The High Cost of Unforgiveness
There will come a moment in your life when you’ll have your last conversation with someone you love. You may not realize it’s your last one, which is why it’s always a good thing to end your conversation with the words “I love you.”
When the Lord called our son Christopher home, he knew that we loved him because we always told him that we did. It’s a very important thing to do.
Our loved ones can’t read our minds. Think about those you love, those who mean a lot to you. Tell them that you love them, even if you think they already know. Don’t wait until it’s too late.
Also, keep short accounts and forgive. Realize that people will disappoint you, even people you love. We all will face hurt and pain in life, but what we don’t want to do is harbor grudges.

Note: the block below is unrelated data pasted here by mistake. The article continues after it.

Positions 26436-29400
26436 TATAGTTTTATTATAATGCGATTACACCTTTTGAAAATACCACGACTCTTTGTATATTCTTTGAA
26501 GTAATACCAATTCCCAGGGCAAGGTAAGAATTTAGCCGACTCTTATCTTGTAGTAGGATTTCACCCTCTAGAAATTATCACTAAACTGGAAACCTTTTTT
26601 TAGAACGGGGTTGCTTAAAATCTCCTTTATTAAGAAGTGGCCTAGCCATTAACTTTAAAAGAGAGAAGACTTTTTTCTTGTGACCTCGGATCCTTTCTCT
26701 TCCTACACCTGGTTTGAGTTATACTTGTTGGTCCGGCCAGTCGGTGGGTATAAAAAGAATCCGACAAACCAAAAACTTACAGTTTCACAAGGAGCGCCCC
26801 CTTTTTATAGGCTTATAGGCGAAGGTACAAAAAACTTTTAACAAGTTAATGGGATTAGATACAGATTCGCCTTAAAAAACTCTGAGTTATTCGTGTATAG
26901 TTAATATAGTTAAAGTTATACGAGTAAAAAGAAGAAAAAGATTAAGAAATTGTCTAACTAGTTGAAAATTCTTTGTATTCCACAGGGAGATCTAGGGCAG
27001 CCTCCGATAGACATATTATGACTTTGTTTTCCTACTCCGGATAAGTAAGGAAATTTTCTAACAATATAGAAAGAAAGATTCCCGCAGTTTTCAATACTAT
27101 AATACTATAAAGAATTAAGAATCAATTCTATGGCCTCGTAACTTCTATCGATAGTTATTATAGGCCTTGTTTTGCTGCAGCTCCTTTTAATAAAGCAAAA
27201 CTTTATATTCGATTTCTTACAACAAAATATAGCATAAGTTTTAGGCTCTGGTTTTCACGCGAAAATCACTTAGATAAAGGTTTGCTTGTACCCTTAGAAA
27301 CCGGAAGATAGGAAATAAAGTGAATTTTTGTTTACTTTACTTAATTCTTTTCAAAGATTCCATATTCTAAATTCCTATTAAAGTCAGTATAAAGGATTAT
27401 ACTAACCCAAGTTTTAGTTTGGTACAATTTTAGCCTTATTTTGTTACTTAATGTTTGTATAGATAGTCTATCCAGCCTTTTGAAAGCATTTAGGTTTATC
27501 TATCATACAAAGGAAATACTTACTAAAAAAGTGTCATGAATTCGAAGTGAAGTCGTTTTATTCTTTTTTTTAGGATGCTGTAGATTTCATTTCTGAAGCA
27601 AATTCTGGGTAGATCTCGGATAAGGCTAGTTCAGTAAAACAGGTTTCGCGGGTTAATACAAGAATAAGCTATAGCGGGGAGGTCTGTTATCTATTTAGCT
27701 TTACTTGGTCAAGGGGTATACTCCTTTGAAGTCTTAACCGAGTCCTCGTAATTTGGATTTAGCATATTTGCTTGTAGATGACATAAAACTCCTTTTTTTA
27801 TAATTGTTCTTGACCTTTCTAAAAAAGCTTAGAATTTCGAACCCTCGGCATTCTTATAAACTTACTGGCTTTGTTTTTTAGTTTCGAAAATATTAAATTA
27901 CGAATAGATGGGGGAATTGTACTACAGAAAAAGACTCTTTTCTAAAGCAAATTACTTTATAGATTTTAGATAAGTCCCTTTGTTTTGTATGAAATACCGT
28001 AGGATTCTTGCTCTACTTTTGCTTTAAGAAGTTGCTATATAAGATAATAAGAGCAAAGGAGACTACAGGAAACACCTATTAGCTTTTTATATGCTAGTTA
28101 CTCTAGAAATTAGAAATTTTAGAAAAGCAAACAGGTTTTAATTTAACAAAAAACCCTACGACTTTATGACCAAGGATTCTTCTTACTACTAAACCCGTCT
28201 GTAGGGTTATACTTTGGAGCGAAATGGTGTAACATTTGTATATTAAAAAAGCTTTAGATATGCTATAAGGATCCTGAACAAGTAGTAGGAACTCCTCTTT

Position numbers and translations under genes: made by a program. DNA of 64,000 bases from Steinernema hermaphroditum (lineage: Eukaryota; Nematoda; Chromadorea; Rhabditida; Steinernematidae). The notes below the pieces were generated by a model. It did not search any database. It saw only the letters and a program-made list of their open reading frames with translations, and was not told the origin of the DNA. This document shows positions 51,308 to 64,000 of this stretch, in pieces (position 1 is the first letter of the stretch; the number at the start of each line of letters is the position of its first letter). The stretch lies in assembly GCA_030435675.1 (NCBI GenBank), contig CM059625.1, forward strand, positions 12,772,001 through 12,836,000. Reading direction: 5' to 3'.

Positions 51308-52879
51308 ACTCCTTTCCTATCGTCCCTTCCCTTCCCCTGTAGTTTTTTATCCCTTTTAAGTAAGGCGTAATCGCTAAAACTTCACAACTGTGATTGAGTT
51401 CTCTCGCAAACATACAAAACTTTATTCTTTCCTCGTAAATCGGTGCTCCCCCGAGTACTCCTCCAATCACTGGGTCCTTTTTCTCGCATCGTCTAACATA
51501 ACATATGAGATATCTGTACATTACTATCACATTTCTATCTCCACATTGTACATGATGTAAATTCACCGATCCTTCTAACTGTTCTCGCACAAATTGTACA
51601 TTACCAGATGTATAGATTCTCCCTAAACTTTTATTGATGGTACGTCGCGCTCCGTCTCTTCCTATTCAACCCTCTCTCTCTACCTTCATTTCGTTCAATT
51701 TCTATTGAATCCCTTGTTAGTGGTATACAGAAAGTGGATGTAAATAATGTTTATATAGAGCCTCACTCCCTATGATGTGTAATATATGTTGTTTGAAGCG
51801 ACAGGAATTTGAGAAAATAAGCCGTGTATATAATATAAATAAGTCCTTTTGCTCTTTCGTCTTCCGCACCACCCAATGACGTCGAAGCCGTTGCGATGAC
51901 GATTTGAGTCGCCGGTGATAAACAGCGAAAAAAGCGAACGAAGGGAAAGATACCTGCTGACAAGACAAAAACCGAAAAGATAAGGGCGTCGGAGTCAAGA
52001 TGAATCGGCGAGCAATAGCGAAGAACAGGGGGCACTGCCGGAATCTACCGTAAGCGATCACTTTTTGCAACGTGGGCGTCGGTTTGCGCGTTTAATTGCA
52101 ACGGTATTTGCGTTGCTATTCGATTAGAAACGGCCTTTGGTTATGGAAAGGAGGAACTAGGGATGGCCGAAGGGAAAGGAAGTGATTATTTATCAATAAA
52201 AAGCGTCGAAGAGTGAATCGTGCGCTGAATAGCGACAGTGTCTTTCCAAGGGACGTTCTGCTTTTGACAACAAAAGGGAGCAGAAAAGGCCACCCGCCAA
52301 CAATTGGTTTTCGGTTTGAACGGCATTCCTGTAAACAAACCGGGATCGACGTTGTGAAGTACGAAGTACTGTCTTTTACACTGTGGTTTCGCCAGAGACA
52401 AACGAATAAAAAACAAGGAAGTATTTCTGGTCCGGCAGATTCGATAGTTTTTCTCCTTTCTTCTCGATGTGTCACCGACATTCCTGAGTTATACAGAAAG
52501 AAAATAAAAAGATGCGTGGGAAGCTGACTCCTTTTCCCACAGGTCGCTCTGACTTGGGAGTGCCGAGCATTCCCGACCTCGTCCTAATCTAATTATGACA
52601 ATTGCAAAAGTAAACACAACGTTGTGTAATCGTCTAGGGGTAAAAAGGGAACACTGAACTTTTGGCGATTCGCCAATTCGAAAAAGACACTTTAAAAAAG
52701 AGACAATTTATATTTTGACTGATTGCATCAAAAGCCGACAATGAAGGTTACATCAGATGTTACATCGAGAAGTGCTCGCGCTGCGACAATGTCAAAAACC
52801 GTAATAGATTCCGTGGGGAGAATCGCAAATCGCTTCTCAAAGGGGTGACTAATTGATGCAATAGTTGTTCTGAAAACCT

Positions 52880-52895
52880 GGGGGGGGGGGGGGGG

Studies suggest that those who don’t forgive are more likely to experience high blood pressure, bouts of depression, and problems with anger, stress, and anxiety. When we forgive others, we’re not letting them off the hook. Rather, we’re avoiding misery in our own lives.
I’ve said before that when you forgive someone, you set a prisoner free: yourself. The apostle Paul wrote to the believers in Ephesus, “Be kind to each other, tenderhearted, forgiving one another, just as God through Christ has forgiven you” (Ephesians 4:32 NLT).
I think of the story of Joseph in the Book of Genesis and the horrible things that Joseph suffered because his brothers betrayed him. At the time that he could have had them all executed, he instead forgave them and said, “But as for you, you meant evil against me; but God meant it for good, in order to bring it about as it is this day, to save many people alive” (Genesis 50:20 NKJV).
Forgive. Don’t live in a self-imposed prison of anger, bitterness, and resentment, which can ruin your life.